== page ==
Paula Williams spoke of the ever-growing IT risk, with cyber security being top of the agenda for many companies today. She proposed that the challenge in the boardroom is that directors have not grown up around the level of technology that is in use today. They may not fully understand issues such as security between mobile devices, and therefore the amount of budget that is allocated to those security requirements is inadequate.

It is clear that the very nature of cyber threat requires boards to be ready to respond very quickly when a situation occurs and that is only possible if the necessary planning has been done in advance. Paula challenged the delegates to reflect on whether they had adequate plans in place. She cited the threat of reputational damage through social media as an example, pointing out that customers can be very publically demanding and the speed in which reputations are damaged is very fast.  As Rick Cudworth, Crisis Management Consultant with Deloitte and Adam Moorshead, Managing Director of JTC Group in Guernsey later illustrated, pre-prepared response plans to risks and potential issues are crucial to have at both board and management level.

John highlighted that cyber security is one of the top three risks identified by the Deloitte Boardroom Survey but less than 50% of boards believe their organisation is adequately prepared for cyber security risks. The statistics evidenced a huge risk that many boards need to face up to and represents a huge risk to the islands. This includes businesses where boards are responsible for managing outsourced solutions as much as it does to in-house teams, and it was emphasised as being particularly relevant to funds and fund administration.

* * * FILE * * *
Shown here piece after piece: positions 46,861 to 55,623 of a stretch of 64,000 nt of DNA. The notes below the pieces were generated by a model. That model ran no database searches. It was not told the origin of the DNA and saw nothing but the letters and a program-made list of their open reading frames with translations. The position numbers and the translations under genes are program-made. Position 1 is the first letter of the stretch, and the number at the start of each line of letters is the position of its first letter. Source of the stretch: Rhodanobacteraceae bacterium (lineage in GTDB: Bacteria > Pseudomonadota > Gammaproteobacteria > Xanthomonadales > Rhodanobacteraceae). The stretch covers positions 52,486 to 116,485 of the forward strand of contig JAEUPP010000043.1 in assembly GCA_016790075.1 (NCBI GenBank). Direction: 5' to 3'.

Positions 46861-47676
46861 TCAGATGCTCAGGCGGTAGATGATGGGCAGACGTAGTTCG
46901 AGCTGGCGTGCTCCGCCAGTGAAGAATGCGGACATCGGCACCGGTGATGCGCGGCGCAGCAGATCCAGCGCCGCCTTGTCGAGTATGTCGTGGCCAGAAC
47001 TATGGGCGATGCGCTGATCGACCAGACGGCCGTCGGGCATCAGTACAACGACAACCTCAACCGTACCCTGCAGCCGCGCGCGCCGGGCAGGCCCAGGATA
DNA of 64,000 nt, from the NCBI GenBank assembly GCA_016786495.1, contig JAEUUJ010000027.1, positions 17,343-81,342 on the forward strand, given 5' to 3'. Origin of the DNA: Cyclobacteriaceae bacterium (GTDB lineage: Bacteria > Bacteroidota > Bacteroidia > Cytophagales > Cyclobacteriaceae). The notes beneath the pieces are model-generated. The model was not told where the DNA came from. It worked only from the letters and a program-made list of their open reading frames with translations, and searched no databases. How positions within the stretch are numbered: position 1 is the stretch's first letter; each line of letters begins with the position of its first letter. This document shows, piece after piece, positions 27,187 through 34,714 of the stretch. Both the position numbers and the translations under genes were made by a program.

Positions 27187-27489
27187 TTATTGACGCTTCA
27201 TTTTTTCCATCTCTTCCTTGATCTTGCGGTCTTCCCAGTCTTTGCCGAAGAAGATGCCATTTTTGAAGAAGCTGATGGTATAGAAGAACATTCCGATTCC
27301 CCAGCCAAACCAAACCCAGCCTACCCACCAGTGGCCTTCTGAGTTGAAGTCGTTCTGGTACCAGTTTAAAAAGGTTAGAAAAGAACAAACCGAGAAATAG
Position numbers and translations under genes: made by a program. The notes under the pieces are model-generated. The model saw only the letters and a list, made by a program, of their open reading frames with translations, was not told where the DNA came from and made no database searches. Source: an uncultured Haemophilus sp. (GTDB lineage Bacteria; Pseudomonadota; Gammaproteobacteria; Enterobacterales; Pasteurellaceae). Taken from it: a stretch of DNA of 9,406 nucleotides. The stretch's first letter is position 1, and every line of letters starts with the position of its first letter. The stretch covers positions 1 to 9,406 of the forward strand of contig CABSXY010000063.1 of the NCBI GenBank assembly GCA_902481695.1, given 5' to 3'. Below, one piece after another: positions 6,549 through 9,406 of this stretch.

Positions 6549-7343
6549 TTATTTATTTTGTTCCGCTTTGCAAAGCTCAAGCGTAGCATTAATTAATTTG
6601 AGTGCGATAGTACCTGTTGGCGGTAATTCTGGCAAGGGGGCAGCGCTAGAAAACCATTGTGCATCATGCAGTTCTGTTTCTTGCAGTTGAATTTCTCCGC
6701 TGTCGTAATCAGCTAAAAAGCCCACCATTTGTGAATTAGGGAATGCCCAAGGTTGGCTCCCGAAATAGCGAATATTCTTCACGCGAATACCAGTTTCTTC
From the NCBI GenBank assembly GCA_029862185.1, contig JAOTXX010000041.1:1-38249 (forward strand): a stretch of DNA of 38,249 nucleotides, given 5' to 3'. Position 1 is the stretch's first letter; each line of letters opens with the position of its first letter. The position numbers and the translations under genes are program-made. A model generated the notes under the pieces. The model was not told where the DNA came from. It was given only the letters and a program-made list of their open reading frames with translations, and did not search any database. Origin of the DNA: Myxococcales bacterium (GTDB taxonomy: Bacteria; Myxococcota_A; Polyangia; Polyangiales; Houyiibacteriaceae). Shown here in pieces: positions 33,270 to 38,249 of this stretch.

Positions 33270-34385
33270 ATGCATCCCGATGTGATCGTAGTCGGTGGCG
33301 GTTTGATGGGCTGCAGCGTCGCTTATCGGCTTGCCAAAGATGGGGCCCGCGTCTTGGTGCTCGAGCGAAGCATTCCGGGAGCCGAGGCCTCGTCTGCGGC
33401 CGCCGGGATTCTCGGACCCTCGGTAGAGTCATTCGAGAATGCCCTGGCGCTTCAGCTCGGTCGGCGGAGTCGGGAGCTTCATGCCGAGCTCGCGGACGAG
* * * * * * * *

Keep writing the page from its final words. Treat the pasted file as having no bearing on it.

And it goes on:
Simon pointed out the fact that GCHQ is sending out people to educate boards about technology – this indicates that many still don’t fully understand its implications. Andreas encouraged delegates to reassess the balance between putting trust in the executive and their teams who rely on controls and processes within the business, and being an enquiring NED who must constantly challenge everything they see and hear.

Increased Regulator Demands

Regulators are making individuals much more accountable in their board roles for what is happening within the organisation. The industry is now seeing more and more enforcements, with directors being held to account for failings within their model.